When was the last time you felt happy? Blissfully content and without a care in the world? Do you remember what you physically felt? Chances are you felt pretty well. While research is still being established, happiness “has been correlated with better health, both in individuals and communities” (1). As you intrinsically know, happiness improves many aspects of our lives. Yet how does it affect our health, and how can we maximize it in our lives?

From her research and analysis, psychologist Sonja Lyubomirsky (2) established that there are essentially three sources of happiness:

-Our genes (50%)

-Life circumstances beyond our control (10%)

Our own actions (40%)

While we may be predisposed to a certain level of happiness as determined by our genes, there is still much we can do to take control of our happiness levels. Potentially shocking to those of us living in a material world is the mere 10% of our happiness that is attributed to life circumstances (i.e. “whether we are rich or poor, healthy or unhealthy, beautiful or plain, married or divorced” (3)). In fact, Daniel Gilbert, a professor of psychology, has said that once one’s income passes the threshold of providing basic needs such as “buying food, warmth, and dental treatment” (4), more money does not necessarily increase happiness. In an article by Craig Lambert published in the Harvard Magazine, Gilbert claims that “the difference between an annual income of $5,000 and one of $50,000 is dramatic,” yet says that “going from $50,000 to $50 million will not dramatically affect happiness”(4).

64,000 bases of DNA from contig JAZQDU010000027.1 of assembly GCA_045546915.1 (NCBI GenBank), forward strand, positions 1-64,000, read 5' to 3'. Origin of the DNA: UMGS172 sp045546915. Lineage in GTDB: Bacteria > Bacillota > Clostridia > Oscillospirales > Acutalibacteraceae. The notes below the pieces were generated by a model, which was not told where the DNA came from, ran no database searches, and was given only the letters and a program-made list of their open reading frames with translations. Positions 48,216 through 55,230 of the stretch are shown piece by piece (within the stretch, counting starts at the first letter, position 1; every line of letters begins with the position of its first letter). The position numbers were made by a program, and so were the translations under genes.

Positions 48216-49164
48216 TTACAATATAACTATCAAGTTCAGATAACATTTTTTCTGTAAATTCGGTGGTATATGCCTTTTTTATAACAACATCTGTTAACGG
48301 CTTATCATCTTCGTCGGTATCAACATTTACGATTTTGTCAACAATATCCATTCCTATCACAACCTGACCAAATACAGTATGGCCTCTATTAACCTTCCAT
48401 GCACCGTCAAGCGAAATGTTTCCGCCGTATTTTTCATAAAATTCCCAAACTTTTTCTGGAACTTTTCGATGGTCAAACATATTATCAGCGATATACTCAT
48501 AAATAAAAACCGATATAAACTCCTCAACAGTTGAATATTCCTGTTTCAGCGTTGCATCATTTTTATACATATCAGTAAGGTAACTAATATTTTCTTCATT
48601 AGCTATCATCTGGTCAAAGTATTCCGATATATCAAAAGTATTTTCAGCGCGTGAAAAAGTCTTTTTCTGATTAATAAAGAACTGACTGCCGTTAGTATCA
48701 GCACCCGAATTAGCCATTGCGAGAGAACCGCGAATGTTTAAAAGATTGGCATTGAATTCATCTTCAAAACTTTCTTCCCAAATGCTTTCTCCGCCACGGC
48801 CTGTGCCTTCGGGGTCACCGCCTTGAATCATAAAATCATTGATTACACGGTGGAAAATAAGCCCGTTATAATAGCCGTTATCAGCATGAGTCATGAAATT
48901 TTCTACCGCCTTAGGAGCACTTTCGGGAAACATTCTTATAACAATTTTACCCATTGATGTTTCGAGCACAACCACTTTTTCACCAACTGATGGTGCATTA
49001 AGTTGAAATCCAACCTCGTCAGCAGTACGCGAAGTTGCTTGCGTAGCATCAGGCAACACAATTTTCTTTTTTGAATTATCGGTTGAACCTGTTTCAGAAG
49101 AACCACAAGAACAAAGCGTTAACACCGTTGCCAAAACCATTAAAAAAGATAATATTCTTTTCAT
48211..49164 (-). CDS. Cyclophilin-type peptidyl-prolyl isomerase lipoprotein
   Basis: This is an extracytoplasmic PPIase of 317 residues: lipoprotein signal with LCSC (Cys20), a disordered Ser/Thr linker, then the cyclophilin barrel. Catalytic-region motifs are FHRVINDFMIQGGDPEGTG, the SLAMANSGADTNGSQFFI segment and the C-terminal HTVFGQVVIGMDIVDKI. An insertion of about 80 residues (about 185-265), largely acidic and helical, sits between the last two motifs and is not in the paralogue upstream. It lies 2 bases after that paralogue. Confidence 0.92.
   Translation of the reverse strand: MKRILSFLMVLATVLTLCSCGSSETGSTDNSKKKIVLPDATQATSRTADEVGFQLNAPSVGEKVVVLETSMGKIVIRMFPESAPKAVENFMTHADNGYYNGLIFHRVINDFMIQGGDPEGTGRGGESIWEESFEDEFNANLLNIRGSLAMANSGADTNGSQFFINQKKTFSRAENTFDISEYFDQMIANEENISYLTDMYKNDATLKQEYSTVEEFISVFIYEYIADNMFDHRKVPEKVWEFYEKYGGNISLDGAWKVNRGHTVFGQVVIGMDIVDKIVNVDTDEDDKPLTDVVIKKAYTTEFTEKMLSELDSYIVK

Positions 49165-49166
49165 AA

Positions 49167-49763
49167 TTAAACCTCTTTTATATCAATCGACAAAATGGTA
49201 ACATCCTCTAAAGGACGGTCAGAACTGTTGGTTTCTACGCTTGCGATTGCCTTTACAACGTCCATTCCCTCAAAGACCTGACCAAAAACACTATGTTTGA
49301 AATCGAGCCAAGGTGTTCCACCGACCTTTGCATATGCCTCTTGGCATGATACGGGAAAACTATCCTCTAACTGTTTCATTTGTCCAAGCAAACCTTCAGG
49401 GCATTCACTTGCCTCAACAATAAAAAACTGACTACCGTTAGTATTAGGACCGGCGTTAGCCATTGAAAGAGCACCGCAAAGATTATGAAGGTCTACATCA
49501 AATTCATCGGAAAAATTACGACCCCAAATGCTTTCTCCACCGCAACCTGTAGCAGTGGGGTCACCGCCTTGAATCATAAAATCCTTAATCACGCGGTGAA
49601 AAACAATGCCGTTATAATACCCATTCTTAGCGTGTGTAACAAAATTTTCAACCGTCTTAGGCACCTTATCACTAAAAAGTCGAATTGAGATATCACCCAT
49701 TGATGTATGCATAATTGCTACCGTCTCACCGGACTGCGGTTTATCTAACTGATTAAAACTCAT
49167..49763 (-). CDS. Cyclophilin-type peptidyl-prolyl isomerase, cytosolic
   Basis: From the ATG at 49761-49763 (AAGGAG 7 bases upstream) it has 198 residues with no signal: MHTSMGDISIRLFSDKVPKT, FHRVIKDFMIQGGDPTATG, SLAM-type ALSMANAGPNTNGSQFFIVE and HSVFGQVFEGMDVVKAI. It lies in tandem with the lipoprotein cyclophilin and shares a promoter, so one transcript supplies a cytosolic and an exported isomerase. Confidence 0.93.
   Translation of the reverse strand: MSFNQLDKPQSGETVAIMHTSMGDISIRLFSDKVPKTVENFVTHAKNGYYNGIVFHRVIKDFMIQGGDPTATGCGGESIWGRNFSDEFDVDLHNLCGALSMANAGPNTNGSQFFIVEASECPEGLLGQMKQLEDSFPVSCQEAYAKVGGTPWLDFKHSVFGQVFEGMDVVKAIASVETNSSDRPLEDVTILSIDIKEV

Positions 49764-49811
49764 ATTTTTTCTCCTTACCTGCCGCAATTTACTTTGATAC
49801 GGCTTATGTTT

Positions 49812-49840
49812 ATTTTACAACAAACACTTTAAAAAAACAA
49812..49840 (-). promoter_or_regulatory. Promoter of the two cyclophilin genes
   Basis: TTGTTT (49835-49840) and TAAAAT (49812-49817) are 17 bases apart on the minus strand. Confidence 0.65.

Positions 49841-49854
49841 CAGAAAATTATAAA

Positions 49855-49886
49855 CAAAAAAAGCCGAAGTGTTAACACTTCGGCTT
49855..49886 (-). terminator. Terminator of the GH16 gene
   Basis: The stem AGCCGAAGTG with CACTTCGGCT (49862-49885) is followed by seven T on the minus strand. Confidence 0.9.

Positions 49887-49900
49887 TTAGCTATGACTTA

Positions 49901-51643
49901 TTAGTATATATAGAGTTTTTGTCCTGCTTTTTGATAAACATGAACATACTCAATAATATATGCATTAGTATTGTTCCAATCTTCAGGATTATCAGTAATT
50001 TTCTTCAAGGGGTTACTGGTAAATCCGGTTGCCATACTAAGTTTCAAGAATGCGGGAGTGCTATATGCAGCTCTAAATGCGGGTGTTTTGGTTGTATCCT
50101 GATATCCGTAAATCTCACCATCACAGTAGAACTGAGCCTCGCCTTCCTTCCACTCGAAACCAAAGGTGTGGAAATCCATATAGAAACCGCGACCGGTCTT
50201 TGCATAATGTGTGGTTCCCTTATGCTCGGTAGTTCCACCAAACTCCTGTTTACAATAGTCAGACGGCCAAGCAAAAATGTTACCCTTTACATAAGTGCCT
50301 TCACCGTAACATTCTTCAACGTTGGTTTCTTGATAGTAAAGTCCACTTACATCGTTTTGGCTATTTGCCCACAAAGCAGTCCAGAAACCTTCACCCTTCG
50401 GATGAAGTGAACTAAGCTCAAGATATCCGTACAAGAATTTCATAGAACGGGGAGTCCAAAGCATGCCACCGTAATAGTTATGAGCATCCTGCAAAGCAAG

Similarly, in Lyubomirsky’s book The how of Happiness: A Scientific Approach to Getting the Life You Want, Lyubomirsky reports that “the richest Americans, those earning more than ten million dollars annually, report levels of personal happiness only slightly greater than the office staffs and blue-collar workers they employ (3).

This leaves us open to opportunities granted by our decisions. Clearly, it is not a matter of simply deciding to become happier. Like anything else in life, increasing or maintaining our happiness levels requires effort. While each individual and their circumstances are unique, there are general methods that can help you to increase your happiness levels (5):

  • Recall things you are grateful for daily